When it comes to America's view of China today it is largely a holdover of the Cold War view of the Soviet Union and Red China.  They were opponents, competitors, adversaries and anything else that might inspire fear.

We often forget that the Soviet Union, the first Communist nation, was in power for nearly 75 years while China has been Communist just 63 years.  China was our ally back in World War II as first Japan and then the Soviet Union overran China.

World War II left China with over 22 million military and civilian deaths , second in deaths only to the Soviets who suffered 45 million deaths.  This compares to the United States, active in both the Atlantic and Pacific campaigns, who suffered a total of 296,000 deaths, military and civilian.

China is no longer the suppressive state that once rigidly enforced birth control or suppressed human rights.  Just this week Chen Guangcheng, a Chinese dissident in the middle of an international crisis when he fled to the US Embassy in China, was released by the Chinese along with his family to move to the United States so he could attend New York University law school.

Not only is China the largest purchaser of US Treasury Bonds, but China is investing substantial funds in US businesses like this weeks $6 billion purchase of AMC Theaters.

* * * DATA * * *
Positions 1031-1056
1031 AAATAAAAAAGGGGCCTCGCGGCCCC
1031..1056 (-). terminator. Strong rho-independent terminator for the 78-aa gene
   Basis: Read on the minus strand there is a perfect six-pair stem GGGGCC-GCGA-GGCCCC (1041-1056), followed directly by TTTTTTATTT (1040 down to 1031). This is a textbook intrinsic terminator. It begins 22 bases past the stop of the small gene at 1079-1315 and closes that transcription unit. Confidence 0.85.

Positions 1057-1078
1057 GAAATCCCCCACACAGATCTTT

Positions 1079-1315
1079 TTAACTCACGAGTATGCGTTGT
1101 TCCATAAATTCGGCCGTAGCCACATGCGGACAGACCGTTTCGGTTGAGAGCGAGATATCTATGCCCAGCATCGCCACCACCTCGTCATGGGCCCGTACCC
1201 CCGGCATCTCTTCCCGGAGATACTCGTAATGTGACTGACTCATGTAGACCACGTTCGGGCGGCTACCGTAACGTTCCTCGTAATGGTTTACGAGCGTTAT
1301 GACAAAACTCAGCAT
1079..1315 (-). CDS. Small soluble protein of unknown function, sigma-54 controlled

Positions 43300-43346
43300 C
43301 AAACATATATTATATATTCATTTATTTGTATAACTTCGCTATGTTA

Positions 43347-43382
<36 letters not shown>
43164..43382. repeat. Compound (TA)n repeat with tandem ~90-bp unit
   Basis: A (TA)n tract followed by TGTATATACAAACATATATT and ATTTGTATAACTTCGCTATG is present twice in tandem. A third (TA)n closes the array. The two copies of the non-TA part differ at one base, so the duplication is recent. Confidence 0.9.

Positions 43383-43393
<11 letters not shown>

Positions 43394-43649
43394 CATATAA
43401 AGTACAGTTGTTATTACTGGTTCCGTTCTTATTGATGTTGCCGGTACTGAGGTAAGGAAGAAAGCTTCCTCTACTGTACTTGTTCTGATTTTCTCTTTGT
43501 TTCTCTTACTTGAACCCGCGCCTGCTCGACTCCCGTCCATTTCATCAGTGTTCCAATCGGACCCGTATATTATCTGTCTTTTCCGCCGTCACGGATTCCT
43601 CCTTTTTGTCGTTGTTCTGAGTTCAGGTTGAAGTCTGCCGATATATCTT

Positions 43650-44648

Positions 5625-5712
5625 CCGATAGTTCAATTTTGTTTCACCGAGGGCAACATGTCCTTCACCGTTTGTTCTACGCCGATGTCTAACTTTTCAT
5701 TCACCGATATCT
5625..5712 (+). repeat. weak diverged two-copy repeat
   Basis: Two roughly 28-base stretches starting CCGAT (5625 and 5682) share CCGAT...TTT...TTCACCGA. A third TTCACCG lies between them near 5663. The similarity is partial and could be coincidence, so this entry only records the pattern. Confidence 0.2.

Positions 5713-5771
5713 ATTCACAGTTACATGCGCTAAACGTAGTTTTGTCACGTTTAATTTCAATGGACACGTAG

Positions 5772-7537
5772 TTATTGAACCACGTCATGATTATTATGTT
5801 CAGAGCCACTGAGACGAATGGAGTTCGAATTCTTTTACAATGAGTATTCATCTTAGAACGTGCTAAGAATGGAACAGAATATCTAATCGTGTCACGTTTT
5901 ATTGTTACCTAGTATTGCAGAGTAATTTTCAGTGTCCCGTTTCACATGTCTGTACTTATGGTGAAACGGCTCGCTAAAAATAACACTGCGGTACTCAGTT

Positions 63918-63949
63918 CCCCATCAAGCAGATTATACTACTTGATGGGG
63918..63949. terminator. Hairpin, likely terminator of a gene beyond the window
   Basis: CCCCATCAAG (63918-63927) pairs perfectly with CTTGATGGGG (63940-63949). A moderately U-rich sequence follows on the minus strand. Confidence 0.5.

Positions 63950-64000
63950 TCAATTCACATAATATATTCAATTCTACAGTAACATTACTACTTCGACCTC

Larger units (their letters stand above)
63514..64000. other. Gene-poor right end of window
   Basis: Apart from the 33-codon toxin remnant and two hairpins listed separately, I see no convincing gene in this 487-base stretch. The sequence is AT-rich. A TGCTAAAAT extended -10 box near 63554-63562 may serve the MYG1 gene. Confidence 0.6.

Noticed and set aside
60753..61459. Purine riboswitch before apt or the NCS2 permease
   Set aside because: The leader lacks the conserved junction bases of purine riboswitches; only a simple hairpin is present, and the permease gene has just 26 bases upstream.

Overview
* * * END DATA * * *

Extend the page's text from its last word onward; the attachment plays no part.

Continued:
This fall China will elect a new president and it is expected to be Xi Jinping, now vice president of China and the apparent successor to President Hu Jintao.

Mr. Xi is expected to formally take the reins of the world’s second-largest economy and fastest-modernizing military power late in 2012.

Recently Xi Jinping made a whirlwind tour of the US from Congress and the White House to Iowa cornfields and then to California and he gave hints of a new opportunity for Chinese American partnerships if we can just get past the misconceptions of the past.

His views of the West remain difficult to divine. He once told the American ambassador to China over dinner that he enjoyed Hollywood films about World War II because of the American sense of good and evil, according to diplomatic cables obtained by WikiLeaks.

On a visit to Mexico in 2009, when he was defending China’s record in the global financial crisis before an audience of overseas Chinese, he suggested that he was impatient with foreigners wary of China’s new power in the world.

“Some foreigners with full bellies and nothing better to do engage in finger-pointing at us,” he said. “First, China does not export revolution; second, it does not export famine and poverty; and third, it does not mess around with you. So what else is there to say?”

Who is he?

Currently China's vice-president and vice chair of the Central Military Commission (which controls the army).  He is the s on of Xi Zhongxun, one of the Communist Party's founding fathers.  Xi joined the ruling party in 1974.  His wife, singer Peng Liyuan, describes him as frugal, hardworking and down-to-earth.

Most important, he will be the new leader of China and it is time we gave the Chinese what they have earned and deserve, a partnership agreement with the US.  Remember, China still maintains direct access to North Korea, Iran and Syria.

The construction activity in China dominates the world economic market and directly impacts on commodity prices, crude oil supplies, even wood for housing.

It is time we treat them as the second most powerful force on Earth.

No comments: